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Farmers Not Covinced by Modi's 'One Nation, One Market' Formula

The farmers say contrary to what PM Modi claims the new agricultural law has created two markets for the crops

Tuesday December 1, 2020 9:00 AM, ummid.com with inputs from IANS

Farmers Protest

New Delhi: The opposition to the agricultural reforms introduced by the central government, which started in Parliament, has eventually reached the streets.

Even as the Modi government claimed that the newly passed farm laws fulfil the dream of 'one nation, one market' for agricultural products, the protesting farmers have the opposite view.

According to farmers, contrary to what PM Modi claims the new agricultural law has created two markets for the crops.

While the Central government said that with the new law, farmers have got the freedom to sell their produce anywhere in the country, the farmers who are demanding the withdrawal of the new agricultural laws, believe that there was no restrictions earlier too when it came to taking the agricultural produce from one state to another.

As per the provisions of the Farmers Produce Trade and Commerce (Promotion and Simplification) Act 2020 brought by the Central government, farmers can sell their produce within one state and outside the Mandis governed by the Agricultural Produce Market Committee (APMC) law anywhere from one state to another, and there will be no duty on the type of business, while Mandis operated under the APMC Act of the states have Mandi charges.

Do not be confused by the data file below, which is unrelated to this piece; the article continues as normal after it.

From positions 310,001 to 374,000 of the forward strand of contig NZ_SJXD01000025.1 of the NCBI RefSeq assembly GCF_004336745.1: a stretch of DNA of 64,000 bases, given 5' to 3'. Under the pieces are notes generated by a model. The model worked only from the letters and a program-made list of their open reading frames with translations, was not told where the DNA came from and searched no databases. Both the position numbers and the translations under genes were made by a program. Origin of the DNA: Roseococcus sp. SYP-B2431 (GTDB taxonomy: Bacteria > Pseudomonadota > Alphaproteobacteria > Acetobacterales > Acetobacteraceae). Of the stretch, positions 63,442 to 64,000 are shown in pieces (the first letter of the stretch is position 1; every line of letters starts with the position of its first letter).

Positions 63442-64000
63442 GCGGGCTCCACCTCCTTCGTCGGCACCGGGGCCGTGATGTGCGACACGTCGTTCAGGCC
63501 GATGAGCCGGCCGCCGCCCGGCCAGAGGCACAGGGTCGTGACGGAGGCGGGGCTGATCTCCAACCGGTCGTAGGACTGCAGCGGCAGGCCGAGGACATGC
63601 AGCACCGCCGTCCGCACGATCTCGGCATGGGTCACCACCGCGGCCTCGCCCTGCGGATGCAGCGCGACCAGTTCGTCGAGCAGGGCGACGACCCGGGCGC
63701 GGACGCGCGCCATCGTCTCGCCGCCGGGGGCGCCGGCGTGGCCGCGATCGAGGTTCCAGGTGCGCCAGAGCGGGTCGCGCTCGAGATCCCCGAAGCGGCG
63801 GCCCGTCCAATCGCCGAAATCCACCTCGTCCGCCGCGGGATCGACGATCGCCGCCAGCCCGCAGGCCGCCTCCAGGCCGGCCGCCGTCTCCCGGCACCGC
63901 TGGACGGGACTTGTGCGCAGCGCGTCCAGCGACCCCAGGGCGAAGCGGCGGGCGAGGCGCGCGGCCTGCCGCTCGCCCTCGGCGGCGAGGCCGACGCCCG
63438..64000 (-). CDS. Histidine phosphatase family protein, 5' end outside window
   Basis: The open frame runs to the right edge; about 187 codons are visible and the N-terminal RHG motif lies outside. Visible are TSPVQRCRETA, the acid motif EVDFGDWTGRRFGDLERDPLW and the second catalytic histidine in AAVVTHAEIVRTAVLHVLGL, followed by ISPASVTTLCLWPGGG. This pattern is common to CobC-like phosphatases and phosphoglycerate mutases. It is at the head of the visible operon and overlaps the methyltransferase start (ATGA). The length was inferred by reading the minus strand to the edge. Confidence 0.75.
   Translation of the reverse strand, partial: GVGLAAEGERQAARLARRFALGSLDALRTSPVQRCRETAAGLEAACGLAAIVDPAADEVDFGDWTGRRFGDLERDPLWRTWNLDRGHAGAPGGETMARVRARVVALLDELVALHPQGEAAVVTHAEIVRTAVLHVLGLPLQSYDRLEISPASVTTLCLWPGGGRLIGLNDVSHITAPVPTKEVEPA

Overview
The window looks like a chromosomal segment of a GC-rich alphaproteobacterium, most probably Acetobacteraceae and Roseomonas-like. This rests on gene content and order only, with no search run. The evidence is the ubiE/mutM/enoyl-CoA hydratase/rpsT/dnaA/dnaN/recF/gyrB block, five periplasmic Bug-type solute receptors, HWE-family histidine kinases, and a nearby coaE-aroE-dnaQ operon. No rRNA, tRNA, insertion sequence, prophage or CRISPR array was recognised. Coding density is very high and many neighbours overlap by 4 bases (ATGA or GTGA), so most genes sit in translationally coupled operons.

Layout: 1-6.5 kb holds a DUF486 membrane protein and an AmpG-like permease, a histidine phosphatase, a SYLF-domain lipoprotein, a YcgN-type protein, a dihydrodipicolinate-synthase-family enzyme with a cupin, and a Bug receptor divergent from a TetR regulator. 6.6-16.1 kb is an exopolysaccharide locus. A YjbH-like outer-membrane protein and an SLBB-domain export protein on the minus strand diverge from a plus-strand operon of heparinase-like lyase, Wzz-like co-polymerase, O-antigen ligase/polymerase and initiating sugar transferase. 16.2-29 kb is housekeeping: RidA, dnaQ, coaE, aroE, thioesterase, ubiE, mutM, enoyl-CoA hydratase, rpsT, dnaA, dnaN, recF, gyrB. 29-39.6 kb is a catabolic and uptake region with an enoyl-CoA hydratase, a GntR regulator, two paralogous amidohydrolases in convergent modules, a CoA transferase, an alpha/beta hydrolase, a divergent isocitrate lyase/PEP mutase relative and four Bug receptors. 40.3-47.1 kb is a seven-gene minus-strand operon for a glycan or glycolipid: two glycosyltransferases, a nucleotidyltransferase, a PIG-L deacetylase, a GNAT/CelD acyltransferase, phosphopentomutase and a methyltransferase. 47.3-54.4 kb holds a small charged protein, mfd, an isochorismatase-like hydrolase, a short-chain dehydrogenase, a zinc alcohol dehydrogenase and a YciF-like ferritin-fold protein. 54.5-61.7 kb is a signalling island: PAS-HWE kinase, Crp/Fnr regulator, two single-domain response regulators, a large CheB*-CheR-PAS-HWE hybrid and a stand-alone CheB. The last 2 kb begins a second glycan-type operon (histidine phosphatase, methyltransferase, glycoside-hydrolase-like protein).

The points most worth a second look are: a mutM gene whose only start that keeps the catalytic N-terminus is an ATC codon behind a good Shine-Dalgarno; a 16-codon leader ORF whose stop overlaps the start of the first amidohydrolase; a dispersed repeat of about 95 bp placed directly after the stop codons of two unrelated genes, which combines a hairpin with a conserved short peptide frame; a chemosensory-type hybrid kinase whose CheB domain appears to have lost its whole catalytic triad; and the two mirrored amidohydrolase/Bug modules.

Also Read | Farmers Protest Over Farm Bills - Latest Updates

The government says that with this law, farmers have got freedom to sell their produce anywhere in the country and the entire country has become a market for agricultural products.

On the other hand, farmers say that after the new agriculture law, two types of markets have been created in the country -- one is Mandis run by APMC and the other, the trade area provisions in the new law.

A farmer leader said:

"The license holders in APMC are job-seekers and businessmen. But the traders should have any government issued ID and PAN card in the trading area. Thus, the rules of the two markets are also different."

Even the businessmen have said the farmers are raising valid questions.

Gopaldas Aggarwal, president of the Gross Pulses-Oilseeds Merchant Federation in Madhya Pradesh, told IANS:

"Earlier, grains and other agricultural products of Madhya Pradesh were sold in other states including Delhi... and farmers could take agricultural produce anywhere in the country. There was no restriction."

Farmers from other states including Punjab, Haryana, Uttar Pradesh are protesting on the borders of national capital since November 26.

Union Agriculture Minister Narendra Singh Tomar is expected to meet the leaders and representatives of the protesting farmer groups today i.e. Tuesday to hold a meeting with them.

The minister had earlier invited them for a meeting on December 3. The invitation is said to have been preponed after farmers threaten to block Delhi.

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